Form: From the shapes of buildings to the shapes of trees, traveling opens me up to seeing space organized in different ways. Although we are often in cities where churches and temples, skyscrapers and domestic housing catch the eye and inform my experience in new ways, my favourite trips take me to the country or seashore where I can see pastoral horizons and tree forms, crashing waves, tide pools and sea shells. I get re-energized by natural forms and those forms get used and re-imagined in my work when I get home.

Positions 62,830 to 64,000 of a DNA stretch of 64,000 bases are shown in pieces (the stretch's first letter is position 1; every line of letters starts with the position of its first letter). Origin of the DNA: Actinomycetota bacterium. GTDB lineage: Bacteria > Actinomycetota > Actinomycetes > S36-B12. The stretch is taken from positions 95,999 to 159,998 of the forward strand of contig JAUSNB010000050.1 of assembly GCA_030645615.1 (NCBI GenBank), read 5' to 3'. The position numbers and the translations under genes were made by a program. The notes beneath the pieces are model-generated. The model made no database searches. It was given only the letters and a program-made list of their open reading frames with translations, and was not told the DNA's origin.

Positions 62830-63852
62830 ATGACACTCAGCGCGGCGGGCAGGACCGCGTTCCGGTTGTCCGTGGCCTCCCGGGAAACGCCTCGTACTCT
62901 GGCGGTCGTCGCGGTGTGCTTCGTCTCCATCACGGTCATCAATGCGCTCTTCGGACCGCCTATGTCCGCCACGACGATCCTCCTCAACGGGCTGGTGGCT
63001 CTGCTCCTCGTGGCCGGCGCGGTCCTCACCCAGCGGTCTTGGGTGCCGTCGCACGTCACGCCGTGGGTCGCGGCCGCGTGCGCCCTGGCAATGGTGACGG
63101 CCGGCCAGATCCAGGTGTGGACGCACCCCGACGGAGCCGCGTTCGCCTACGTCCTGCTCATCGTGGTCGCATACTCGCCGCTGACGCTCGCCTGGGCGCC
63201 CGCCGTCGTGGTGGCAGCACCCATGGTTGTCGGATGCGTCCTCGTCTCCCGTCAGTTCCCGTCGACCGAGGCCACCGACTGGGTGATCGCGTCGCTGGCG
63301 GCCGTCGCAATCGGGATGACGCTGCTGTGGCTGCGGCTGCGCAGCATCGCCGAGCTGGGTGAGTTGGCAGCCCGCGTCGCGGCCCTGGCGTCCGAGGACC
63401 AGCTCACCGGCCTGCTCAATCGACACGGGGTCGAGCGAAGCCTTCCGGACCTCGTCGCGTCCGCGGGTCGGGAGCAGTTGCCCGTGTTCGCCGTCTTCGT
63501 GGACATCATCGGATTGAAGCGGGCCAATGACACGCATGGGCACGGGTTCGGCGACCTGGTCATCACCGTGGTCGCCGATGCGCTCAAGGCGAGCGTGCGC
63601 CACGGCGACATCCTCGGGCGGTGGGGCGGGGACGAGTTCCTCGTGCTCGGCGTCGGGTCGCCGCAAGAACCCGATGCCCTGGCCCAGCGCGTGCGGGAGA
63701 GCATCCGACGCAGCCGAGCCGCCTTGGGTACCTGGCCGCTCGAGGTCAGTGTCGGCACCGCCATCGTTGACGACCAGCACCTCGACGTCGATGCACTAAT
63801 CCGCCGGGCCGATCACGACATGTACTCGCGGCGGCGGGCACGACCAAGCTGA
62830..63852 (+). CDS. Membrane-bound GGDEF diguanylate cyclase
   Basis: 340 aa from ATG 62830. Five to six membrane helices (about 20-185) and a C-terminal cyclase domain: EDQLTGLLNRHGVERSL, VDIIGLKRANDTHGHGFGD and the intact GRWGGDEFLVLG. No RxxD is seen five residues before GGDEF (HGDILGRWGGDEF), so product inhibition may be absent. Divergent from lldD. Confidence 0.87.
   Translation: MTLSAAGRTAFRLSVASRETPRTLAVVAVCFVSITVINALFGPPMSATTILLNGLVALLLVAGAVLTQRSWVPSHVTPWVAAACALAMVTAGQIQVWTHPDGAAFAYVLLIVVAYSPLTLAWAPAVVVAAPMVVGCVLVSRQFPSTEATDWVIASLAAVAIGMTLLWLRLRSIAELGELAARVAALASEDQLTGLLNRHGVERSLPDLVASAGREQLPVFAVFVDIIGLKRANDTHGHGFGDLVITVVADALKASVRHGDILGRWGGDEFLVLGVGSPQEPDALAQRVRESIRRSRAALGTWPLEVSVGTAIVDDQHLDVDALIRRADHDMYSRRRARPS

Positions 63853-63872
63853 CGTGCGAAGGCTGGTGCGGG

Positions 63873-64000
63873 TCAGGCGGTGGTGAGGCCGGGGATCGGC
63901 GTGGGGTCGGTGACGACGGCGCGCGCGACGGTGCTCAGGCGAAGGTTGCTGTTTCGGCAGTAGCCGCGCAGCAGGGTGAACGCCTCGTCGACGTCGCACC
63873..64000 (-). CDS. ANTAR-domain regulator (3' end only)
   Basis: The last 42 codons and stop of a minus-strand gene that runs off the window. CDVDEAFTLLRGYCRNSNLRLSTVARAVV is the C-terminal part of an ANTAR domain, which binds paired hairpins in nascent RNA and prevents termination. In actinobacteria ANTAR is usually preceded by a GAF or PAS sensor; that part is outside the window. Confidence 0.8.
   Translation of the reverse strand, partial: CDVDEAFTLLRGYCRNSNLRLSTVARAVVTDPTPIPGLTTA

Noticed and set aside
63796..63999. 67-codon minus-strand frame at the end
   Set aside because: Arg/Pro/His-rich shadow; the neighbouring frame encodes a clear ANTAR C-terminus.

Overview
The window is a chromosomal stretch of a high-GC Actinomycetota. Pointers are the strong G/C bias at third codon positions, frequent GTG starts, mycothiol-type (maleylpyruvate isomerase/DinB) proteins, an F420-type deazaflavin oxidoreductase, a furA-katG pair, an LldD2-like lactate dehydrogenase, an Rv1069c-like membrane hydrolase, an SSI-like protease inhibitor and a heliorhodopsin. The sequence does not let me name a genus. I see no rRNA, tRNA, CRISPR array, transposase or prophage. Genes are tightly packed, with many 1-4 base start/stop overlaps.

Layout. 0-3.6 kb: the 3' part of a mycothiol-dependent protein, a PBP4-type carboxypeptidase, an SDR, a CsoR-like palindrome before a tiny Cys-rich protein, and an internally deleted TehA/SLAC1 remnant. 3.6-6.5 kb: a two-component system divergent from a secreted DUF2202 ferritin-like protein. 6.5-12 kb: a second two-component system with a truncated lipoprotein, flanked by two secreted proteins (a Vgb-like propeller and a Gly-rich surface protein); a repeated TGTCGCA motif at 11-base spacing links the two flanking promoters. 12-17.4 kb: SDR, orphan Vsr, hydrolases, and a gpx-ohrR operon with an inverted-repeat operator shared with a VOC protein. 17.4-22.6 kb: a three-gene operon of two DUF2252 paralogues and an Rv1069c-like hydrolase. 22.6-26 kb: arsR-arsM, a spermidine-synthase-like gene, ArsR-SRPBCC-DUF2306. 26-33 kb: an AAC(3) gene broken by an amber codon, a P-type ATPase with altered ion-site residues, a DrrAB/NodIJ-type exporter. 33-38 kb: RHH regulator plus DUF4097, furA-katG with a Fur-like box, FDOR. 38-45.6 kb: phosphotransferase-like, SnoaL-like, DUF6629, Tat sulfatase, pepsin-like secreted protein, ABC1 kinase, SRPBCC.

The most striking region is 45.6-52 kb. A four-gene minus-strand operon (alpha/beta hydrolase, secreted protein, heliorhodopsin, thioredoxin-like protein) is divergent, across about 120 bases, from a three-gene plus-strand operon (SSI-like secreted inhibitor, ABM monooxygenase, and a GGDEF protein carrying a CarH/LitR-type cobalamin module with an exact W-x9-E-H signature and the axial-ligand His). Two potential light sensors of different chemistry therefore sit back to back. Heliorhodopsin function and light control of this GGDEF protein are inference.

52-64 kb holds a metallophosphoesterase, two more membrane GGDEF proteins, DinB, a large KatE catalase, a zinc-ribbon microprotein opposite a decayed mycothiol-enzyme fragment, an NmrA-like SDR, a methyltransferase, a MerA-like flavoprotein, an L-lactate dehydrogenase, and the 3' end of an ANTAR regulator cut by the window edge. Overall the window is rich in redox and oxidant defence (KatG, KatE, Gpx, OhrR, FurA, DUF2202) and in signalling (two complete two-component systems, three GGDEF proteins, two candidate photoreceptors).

Line: I am a calligrapher and letters are composed of lines. Traveling opens me up to new letterforms. I don't need to be able to read the signs to be heavilly influence by them! I see new ways of combining strokes, of using thicks and thins, of using rivers of white space. Even nature finds ways of speaking to me.



Shape: As I work mostly with organic forms the shapes I am inspired by when I travel are the shapes of new-to-me flora and fauna. As a northerner when I travel in the winter and find myself in greener spaces I am like a thirsty traveller in the desert. I can't get enough. I have thousands of photos of leaves in different forms of growth and decay. My collection of sea shells and stones is legion.